By Kanika Kalra
Have you ever been in a conversation with an easily distracted person and been like, “Wow, this conversation would go a lot better on Whats App”? I know I have, several times. Especially when I am trying to tell my mother something serious, but then she needs to make my brother do his homework, respond to my grandfather yelling in the background, answer a phone call from her boss, and compete with Trump for the presidency (too far?), all at the same time.
You can go on and on about the importance of hearing the voice of someone you love, but I would much rather text them. Had it not been for texting, I can’t imagine how many times I would have managed to make a fool of myself in verbal conversations.
I know many people who would disagree with me, but allow me to list out the rationale behind this.
Mind your language!
I’ve lost count of the number of times I’ve narrowly escaped my mother’s stink eye by changing course in the middle of an exclamation and going “SHUT THE F- front door!”
While typing a text, you can organize your thoughts and decide exactly what you want to say. There is a better brain to mouth filter.
Even if you realize you’ve said something wrong after pressing the send button, you can quickly send in another text to clarify before anyone gets offended and shouts you down. In verbal conversations, people immediately listen to and process what you’ve said. But the short buffer period between receiving a text, reading it, and processing the words, is advantageous because the receiver will read your incorrect text and your clarification text in one go and process them together.
YELLING WON’T HELP!
If you are a long-text-writing kind of person, you don’t have to worry about being interrupted. In a verbal monologue, this can be a problem when people try to shut you up by yelling loudly. A person cannot interrupt me in the middle of a text and start their own tirade. Even if they do start typing a response, they have no choice but to receive my entire message. In texting, there’s no such thing as “she kept cutting across me and didn’t even let me explain myself!”
On the other hand, if you are the kind who sends ten one-line texts in a row, you deserve to be interrupted, so stop complaining.
Sorry, I didn’t catch that?
There is no need to ask someone to repeat themselves, you can just re-read their text and understand. In fact, in real-time conversation, lots of good humour is wasted when the speaker doesn’t bother to repeat himself, or the listener feels shy to make the request. It’s no fun repeating a joke once the moment is gone. Texting resolves that problem.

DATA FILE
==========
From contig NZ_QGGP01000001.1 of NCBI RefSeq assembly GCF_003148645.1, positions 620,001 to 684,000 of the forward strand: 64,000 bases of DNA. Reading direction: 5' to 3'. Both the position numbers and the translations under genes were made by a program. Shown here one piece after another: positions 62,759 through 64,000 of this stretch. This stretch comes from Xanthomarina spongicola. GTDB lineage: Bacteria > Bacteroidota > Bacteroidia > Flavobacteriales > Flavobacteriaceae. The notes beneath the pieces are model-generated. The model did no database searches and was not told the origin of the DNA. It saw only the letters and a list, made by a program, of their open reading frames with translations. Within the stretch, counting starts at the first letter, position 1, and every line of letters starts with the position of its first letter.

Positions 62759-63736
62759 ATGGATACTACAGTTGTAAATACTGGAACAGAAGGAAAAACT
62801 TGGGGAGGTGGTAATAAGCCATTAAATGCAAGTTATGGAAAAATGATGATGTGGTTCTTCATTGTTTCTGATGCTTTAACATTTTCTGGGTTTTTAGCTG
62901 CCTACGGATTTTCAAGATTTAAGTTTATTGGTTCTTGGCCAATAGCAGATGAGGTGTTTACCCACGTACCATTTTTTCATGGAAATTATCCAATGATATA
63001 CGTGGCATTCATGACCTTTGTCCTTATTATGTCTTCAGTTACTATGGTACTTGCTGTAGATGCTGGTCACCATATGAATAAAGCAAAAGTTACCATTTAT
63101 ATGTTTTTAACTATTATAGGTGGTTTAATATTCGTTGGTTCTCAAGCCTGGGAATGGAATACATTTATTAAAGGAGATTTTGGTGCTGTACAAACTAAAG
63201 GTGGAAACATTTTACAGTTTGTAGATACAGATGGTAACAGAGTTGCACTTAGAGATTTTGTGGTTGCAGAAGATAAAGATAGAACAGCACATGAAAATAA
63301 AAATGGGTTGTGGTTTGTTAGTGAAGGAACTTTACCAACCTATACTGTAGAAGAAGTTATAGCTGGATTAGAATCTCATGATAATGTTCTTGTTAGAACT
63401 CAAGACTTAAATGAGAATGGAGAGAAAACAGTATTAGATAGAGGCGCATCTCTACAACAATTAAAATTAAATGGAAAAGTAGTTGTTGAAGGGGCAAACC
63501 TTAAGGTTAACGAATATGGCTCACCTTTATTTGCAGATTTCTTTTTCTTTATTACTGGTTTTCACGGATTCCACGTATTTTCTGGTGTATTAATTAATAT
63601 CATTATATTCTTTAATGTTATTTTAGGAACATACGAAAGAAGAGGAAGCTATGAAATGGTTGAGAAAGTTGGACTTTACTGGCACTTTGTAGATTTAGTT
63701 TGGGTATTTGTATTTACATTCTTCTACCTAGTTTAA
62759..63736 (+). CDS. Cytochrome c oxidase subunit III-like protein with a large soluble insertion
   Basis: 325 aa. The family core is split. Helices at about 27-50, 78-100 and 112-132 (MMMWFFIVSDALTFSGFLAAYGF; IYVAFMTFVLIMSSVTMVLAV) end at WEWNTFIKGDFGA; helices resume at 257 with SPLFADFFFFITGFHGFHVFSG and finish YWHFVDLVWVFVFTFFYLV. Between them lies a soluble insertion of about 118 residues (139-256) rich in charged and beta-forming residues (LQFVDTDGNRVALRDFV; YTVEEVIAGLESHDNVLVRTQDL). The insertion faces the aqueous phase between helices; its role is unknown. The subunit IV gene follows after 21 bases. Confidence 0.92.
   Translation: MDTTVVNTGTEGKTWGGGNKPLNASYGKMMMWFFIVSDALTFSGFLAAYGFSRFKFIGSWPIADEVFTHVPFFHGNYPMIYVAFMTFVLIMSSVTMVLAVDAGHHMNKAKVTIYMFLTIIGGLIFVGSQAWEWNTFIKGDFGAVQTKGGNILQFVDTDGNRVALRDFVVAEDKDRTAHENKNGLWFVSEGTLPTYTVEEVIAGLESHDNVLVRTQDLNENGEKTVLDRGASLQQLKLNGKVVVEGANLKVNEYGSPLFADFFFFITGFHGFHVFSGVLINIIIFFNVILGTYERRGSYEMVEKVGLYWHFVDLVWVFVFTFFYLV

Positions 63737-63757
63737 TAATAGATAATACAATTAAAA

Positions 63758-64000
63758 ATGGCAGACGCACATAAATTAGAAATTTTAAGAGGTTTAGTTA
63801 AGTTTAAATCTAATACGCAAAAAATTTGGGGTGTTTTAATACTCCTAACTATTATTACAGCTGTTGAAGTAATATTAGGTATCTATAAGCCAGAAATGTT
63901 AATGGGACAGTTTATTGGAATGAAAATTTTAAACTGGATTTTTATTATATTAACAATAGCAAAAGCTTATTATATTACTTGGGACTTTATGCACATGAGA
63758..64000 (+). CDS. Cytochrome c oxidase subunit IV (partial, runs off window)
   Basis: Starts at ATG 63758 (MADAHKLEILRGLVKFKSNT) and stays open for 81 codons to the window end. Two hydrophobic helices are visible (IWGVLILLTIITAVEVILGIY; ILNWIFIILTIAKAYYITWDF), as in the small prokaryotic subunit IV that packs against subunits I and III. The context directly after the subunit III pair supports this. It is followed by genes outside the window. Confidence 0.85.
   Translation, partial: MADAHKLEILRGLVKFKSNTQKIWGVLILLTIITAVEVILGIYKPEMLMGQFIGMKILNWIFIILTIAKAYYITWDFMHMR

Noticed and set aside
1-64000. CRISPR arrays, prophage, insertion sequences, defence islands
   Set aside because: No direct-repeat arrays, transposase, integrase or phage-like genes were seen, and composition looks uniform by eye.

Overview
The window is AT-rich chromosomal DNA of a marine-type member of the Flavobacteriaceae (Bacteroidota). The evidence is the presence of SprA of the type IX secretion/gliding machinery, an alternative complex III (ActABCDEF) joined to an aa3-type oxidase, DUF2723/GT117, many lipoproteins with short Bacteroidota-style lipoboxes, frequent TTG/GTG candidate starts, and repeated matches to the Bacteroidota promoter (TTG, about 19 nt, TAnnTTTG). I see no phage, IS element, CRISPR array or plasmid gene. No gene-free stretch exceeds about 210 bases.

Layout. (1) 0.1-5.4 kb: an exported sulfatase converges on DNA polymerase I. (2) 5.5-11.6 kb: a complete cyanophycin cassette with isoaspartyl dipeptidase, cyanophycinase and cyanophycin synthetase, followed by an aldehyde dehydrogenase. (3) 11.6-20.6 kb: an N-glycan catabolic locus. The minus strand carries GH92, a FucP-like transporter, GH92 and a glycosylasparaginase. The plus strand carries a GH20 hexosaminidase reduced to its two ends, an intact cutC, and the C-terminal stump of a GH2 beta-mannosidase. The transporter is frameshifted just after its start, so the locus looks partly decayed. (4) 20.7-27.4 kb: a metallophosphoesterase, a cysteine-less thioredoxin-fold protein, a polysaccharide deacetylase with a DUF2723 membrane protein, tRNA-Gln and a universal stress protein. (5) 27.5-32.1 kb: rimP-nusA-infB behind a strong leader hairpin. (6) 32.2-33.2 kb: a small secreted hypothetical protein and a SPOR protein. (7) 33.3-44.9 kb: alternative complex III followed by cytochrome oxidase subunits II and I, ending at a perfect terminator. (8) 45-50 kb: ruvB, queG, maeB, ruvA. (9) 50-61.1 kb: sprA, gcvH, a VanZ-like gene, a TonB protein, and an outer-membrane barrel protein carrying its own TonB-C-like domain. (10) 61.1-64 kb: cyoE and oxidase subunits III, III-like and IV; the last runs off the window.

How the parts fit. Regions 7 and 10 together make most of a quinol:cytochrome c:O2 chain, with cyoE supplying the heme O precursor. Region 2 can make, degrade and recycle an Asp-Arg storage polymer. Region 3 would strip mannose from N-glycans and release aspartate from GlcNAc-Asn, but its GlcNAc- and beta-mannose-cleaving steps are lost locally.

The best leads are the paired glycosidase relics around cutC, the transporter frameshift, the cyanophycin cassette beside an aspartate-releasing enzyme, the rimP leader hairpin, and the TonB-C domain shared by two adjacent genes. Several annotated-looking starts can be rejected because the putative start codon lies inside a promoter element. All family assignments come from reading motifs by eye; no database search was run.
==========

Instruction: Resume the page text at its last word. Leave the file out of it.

And the cherry on top is that if you’re ever feeling upset, nostalgic, or just bored, you can revisit an old chat with a friend and remind yourself of their idiocy.
Whose line is it anyway?
How many times have you seen people eat their words when they are proved wrong in an argument? In texting, since the conversation is documented, there is proof of what you said. Therefore, there is no room for confusion or dispute over who said what. Also, this documentation also helps when you decided a time or a place to meet, but later forgot what it was.
Kinda busy. Tttyl.
Both parties don’t necessarily need to be free at the same time to have a meaningful conversation. You can write a message, and the other person can read and respond whenever they are free. In real life, so many important things never get discussed because when you feel like talking, the other person is busy. It’s not just about being physically present, it’s about mental presence as well. It is pointless to have a conversation with someone who is mentally pre-occupied with something else.
So, while I don’t think verbal communication is in any way threatened by texting, I do believe the latter is better. Because when it comes to venting when you’re stressed, ranting about a pet peeve, having an in-depth discussion about an impersonal topic, listening to and clearly understanding someone’s opinion, texting offers many advantages.
So, which medium do you prefer?
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Views presented in the article are those of the author and not of ED.